New jobless claims in New Hampshire dropped again last week, as the state's pandemic-battered labor market continues to improve.
At least 2,196 new applications for benefits were filed for the week that ended Feb. 27 – a decrease of 737 from the previous week, according to the U.S. Department of Labor's weekly report.
There were 41 new claims last week for Pandemic Unemployment Assistance, a federally backed program that covers workers ineligible for traditional unemployment benefits. That's an increase of 16 from the previous week.
Meanwhile, 24,977 continuing claims – which lag behind a week but are viewed as a barometer of the unemployment situation – were filed in the week ending Feb. 20, declining by 621 over the previous week.
The state has paid out more than $1.8 billion in federal and state unemployment benefits since mid-March, when the COVID-19 outbreak began.
New Hampshire's jobless rate crept up slightly to 4.1% in January, according to the latest figures released this week by the New Hampshire Employment Security.
Nationally, about 745,000 new jobless claims were filed last week, an increase of about 9,000 claims from the previous week, according to the Labor Department.
Continuing claims dropped by 124,000 to about 4.2 million nationally for the week that ended Feb. 20 the labor department said.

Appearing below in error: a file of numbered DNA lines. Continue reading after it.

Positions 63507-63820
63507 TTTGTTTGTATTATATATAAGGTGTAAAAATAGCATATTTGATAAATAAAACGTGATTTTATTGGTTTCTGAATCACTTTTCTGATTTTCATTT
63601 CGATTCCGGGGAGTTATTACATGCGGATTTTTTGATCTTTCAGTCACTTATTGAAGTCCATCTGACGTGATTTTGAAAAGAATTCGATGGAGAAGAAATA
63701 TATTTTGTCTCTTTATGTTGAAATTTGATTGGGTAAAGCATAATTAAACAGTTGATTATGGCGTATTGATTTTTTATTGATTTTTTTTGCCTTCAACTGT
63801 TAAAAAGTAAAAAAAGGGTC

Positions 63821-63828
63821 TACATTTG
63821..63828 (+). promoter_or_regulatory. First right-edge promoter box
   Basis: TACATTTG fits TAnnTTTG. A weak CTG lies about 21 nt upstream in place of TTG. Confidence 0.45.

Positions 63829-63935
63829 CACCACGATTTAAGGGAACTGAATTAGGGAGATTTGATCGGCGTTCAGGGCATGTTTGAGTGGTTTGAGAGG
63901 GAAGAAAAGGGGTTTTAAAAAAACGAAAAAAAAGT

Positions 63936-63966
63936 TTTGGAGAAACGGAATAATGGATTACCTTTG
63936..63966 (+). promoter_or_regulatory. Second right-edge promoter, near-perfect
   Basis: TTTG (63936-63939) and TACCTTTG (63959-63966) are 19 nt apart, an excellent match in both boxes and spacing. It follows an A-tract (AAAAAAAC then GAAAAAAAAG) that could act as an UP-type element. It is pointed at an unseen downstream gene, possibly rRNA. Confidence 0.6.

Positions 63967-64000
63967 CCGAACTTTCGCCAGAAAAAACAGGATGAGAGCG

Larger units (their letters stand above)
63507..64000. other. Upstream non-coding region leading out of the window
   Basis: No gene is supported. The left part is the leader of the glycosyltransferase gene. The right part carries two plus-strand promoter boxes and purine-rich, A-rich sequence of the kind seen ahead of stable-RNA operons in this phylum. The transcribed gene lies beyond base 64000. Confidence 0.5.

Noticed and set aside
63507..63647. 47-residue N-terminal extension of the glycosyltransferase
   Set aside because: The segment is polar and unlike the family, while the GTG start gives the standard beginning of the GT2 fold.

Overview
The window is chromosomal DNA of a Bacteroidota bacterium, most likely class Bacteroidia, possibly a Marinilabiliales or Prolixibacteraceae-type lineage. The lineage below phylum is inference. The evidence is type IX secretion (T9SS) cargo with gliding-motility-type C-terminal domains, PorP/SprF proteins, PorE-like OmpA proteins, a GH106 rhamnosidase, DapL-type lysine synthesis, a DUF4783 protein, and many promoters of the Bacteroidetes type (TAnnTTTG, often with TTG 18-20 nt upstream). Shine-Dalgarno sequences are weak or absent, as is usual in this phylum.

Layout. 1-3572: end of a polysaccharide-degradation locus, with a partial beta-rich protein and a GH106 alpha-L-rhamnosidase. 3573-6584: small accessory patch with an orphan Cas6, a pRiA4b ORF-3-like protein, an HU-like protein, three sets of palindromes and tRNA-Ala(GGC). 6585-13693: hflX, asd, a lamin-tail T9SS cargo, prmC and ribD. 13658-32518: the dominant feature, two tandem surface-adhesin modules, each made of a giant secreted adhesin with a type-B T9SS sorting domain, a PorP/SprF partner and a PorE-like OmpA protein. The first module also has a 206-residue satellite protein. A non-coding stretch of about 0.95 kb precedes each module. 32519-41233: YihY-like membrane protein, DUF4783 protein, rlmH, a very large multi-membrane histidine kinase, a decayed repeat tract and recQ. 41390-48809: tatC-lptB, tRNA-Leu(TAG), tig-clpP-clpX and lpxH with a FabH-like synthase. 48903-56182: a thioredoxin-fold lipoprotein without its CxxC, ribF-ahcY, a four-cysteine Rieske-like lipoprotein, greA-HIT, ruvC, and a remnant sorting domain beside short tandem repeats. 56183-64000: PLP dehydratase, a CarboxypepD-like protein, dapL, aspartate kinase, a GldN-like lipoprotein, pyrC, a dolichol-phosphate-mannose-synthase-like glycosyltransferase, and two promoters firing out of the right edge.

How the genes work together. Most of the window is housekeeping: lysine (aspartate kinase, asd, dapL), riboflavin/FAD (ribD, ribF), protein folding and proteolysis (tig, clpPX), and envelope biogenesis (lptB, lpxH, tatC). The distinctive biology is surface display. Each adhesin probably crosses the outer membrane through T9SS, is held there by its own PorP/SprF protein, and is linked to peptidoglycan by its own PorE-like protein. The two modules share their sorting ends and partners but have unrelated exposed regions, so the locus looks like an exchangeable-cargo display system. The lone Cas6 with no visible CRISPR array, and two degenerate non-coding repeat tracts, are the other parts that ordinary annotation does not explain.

Despite the gradually improving labor market, more than 18 million Americans were still receiving state or federal unemployment benefits in the week ending Feb. 13.
The federal unemployment programs are set to expire on March 14, leaving more than 11 million out-of-work Americans without federal financial assistance.
Congress is debating President Joe Biden's $1.9 trillion stimulus package that would extend unemployment benefits and provide $400 per week to jobless beneficiaries.
The measure was approved by the Democrat-controlled House of Representatives last Saturday and is expected to be taken up by the Senate beginning this week.
"If we act now – decisively, quickly, and boldly – we can finally get ahead of this virus," Biden said in remarks this week. "We can finally get our economy moving again."